Fishing can be as simple as driving or walking to the water’s edge and tossing in a lure—unless you want to go to Cape Hatteras National Seashore Recreational Area (CHNSRA). There, a 2008 ruling, and another ruling this past February, have severely restricted human access to the recreation area and beach access by anglers resulting in business closures and less tourism. Cape Hatteras is thought by many to provide the best shore fishing in the United States.
However, those beach restrictions could soon be a thing of the past. House of Representatives 4094, introduced by Congressman Walter Jones of North Carolina, also known as the Preserving Access to Cape Hatteras National Seashore Recreational Area Act, would again authorize pedestrian and motorized vehicle access.
A hearing will be held on HR 4094 this Friday, April 27 at 9 a.m. in the House Subcommittee on National Parks, Forests and Public Lands. Sportsmen need to contact their Congressman and urge them to support this bill. The hearing will be broadcast live through the House Natural Resources Committee website at http://naturalresources.house.gov/Live
In part, the Cape Hatteras restrictions on driving or walking on the beach were the result of lawsuits filed by the Defenders of Wildlife and the National Audubon Society as the CHNSRA was developing required visitor plans. The Cape Hatteras plan, a more than 100-page long report developed by the National Park Service (NPS), determined that driving or walking on the beach by anglers would not harm endangered plovers, sea turtles, and other shore animals.
Defenders and Audubon were not deterred and sued anyway. The National Park Service caved to pressure from the plaintiffs and the court and banned motor vehicles from many regions of the beach, and foot traffic was eliminated from other areas. This severely restricts or reduces beach access and angler activity on the CHNS.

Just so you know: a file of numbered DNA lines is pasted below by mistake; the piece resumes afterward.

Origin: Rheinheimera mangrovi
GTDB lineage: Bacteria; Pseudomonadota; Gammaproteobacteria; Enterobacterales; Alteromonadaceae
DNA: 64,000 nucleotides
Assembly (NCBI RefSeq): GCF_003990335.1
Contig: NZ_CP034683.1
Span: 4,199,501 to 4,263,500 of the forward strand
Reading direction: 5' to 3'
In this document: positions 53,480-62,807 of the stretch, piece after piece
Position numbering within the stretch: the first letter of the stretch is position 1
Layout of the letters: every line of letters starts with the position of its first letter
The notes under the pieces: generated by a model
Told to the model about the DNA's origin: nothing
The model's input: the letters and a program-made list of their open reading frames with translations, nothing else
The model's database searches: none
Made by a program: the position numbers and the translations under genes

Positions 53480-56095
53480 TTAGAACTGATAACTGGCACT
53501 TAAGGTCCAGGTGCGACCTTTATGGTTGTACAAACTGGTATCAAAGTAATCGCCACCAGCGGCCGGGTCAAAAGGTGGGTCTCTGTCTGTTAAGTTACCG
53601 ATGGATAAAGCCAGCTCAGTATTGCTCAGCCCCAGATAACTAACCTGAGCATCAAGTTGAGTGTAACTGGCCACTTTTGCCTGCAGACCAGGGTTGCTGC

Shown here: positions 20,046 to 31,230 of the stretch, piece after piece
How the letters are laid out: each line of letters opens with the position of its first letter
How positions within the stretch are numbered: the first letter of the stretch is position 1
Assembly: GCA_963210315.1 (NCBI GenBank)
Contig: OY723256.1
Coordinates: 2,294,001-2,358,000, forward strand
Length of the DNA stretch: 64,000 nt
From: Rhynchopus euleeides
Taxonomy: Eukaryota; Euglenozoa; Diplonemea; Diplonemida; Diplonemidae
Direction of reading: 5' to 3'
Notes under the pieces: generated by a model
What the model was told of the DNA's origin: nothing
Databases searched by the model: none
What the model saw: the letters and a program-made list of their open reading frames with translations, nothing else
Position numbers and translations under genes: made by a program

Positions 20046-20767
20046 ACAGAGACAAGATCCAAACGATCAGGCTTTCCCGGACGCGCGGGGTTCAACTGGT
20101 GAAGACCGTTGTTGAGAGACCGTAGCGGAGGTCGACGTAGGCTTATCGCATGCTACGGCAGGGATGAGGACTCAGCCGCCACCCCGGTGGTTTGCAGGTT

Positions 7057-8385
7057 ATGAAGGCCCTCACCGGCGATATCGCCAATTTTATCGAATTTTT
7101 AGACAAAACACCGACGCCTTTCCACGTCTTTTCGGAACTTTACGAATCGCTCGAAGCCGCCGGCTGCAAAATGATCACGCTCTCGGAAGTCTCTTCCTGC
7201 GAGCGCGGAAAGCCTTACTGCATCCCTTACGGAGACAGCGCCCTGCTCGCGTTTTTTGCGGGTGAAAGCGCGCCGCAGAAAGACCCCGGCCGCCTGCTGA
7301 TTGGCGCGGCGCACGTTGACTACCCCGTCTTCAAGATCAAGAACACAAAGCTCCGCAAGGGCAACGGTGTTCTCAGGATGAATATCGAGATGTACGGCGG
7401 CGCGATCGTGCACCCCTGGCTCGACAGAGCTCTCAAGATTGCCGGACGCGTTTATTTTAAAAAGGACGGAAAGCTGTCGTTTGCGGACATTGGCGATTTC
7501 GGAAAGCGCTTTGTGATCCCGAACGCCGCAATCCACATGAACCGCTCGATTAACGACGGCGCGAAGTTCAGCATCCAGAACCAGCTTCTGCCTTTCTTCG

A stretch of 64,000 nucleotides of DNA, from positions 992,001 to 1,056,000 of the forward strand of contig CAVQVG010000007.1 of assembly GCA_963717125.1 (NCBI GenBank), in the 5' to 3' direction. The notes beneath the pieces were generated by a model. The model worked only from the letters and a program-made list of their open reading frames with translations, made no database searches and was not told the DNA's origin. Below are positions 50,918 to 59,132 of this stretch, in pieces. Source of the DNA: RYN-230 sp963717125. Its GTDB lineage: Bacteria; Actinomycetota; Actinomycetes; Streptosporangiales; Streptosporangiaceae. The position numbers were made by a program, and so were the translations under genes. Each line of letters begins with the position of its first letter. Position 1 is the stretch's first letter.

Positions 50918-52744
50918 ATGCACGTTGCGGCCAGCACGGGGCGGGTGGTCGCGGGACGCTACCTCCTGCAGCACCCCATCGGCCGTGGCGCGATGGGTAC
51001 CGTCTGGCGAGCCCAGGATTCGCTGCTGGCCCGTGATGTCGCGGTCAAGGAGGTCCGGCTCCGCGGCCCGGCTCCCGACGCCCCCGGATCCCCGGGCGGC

The closing of miles of beaches also had a dire economic impact on many local businesses. Most simply closed shop and laid-off employees. This created a ripple effect that reduced the number of anglers who came to the region, and thus losses in tourism dollars and incomes for other businesses.
“I’ve been there many times over the past decade and businesses I’ve shopped at from the beginning are now boarded up,” reports Doug Jeanneret, U.S. Sportsmen’s Alliance vice president of marketing. “The business owners I interviewed all agree that the beach restrictions are the number one reason the local economy has collapsed.”
To add insult to injury, special regulations also went into effect in February require that anyone wanting to drive on the beach, in the few areas where it is still allowed, purchase a special Off Road Vehicle permit. The permits can only be obtained at one of three NPS permit offices and cost $120 for an annual permit or $50 for a 7-day ORV permit. Before a permit is issued the intended driver must watch a seven-minute video.
Take Action! Call your Congressman today and urge them to support HR 4094. To find your Congressman, visit the USSA Legislative Action Center.